Mechanisms of quinidine-induced depression of maximum upstroke velocity in ovine cardiac Purkinje fibers

F. M. Weld, J. Coromilas, J. N. Rottman, J. T. Bigger

Research output: Contribution to journalArticlepeer-review

40 Scopus citations

Abstract

A major advance in understanding how quinidine depresses maximum upstroke velocity (V̇(max)) is the Hondeghem-Katzung mathematical model which incorporates voltage-independent rate constants for binding to and unbinding from resting, open, and inactive Na channels, and a voltage shift of -40 mV for the Hodgkin-Huxley h-kinetics of quinidine-associated Na channels. Using a double microelectrode voltage clamp technique to control transmembrane voltage and apply conditioning pulses, we found that quinidine blockade increased as transmembrane voltage became more positive in the range -60 to +40 mV, and that the rate of quinidine dissociation increased as transmembrane voltage became more negative in the range -60 to -140 mV. The relationship of V̇(max) to transmembrane voltage obtained at drive cycles from 500 msec to 20 seconds conformed to the model modified to include voltage-dependent rate constants without the postulated -40-mV shift for quinidine-associated channels. Thus binding of quinidine to inactive Na channels and unbinding from resting channels are both voltage-dependent and can explain frequency and voltage dependent actions of quinidine on V̇(max) without any voltage shift for quinidine-associated channels.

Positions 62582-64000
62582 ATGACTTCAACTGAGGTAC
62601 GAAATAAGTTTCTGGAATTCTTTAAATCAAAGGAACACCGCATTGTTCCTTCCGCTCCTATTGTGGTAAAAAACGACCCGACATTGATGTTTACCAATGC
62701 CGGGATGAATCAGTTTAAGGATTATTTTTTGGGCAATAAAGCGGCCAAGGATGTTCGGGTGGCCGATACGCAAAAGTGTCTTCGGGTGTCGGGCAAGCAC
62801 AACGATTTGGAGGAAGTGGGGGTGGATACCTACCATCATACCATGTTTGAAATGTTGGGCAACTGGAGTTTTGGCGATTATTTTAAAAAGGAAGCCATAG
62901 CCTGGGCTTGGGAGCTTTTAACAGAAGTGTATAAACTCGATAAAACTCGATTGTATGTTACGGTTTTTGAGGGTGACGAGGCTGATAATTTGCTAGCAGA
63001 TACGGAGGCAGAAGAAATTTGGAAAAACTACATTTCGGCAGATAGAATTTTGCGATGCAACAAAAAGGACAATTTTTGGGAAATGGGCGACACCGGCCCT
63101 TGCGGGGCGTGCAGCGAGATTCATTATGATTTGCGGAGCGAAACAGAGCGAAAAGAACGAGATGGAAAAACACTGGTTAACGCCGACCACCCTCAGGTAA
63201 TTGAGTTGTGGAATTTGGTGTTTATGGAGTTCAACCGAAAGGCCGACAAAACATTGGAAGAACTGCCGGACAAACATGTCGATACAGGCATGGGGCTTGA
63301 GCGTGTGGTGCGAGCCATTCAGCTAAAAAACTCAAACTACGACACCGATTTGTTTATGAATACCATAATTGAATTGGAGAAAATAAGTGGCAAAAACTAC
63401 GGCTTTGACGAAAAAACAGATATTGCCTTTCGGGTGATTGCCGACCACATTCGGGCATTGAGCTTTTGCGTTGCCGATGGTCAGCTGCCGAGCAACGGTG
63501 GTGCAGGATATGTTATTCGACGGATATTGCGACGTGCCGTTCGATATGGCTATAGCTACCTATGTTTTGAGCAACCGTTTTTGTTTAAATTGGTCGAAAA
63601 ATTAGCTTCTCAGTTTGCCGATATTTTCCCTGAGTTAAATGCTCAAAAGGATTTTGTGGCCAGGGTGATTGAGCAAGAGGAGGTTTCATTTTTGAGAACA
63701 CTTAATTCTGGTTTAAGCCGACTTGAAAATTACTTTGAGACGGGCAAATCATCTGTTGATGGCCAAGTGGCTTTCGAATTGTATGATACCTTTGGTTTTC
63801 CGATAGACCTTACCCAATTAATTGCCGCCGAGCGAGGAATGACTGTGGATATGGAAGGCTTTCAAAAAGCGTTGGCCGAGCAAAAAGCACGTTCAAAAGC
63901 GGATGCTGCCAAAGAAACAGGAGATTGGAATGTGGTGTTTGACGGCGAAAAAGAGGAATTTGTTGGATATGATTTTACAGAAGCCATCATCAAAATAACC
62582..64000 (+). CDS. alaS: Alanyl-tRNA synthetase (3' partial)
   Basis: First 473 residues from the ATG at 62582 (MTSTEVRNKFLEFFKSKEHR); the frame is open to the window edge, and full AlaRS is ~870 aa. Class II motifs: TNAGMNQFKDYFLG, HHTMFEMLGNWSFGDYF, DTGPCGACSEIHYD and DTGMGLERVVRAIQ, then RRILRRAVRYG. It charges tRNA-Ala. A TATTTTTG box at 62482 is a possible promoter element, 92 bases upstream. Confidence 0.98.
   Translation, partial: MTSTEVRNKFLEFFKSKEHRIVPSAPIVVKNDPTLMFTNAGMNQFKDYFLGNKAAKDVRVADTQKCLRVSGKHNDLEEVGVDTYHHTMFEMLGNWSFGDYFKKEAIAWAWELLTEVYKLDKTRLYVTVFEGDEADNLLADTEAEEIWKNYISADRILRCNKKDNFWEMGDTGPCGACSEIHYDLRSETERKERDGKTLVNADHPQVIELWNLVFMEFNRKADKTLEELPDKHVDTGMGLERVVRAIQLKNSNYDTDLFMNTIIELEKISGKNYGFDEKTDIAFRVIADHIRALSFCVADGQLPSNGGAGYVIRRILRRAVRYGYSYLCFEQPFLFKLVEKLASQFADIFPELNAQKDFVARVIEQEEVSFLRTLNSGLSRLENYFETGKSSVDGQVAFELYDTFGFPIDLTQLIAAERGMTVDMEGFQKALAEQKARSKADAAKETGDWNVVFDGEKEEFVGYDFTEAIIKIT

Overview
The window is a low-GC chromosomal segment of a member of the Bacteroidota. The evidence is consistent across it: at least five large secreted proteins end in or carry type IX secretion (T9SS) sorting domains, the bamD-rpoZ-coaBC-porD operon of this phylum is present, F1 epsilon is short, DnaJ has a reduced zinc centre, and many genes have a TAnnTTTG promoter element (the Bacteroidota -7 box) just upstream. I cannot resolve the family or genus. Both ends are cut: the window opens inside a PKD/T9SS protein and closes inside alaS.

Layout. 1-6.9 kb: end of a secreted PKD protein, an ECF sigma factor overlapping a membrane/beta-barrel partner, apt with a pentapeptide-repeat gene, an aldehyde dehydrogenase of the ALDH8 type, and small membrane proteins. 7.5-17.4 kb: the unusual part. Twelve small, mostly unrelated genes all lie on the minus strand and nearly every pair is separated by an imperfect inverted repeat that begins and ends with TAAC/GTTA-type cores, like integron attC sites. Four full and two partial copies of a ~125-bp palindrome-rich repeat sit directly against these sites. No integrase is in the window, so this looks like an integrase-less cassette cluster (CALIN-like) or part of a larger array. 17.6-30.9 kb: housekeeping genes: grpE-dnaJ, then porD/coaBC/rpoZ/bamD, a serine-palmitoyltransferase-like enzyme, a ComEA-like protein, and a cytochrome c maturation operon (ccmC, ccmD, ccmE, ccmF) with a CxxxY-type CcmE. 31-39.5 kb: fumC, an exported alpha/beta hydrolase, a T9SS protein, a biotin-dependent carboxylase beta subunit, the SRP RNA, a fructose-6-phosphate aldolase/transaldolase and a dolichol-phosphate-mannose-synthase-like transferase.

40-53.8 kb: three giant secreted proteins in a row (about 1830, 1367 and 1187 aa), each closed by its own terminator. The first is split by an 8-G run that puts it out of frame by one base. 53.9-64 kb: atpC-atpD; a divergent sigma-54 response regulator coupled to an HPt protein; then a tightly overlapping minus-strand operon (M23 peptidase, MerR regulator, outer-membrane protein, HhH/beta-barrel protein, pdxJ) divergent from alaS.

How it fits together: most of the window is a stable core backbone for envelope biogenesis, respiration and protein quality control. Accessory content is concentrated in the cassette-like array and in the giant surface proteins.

Original languageEnglish (US)
Pages (from-to)369-376
Number of pages8
JournalCirculation research
Volume50
Issue number3
DOIs
StatePublished - 1982
Externally publishedYes

All Science Journal Classification (ASJC) codes

  • Physiology
  • Cardiology and Cardiovascular Medicine

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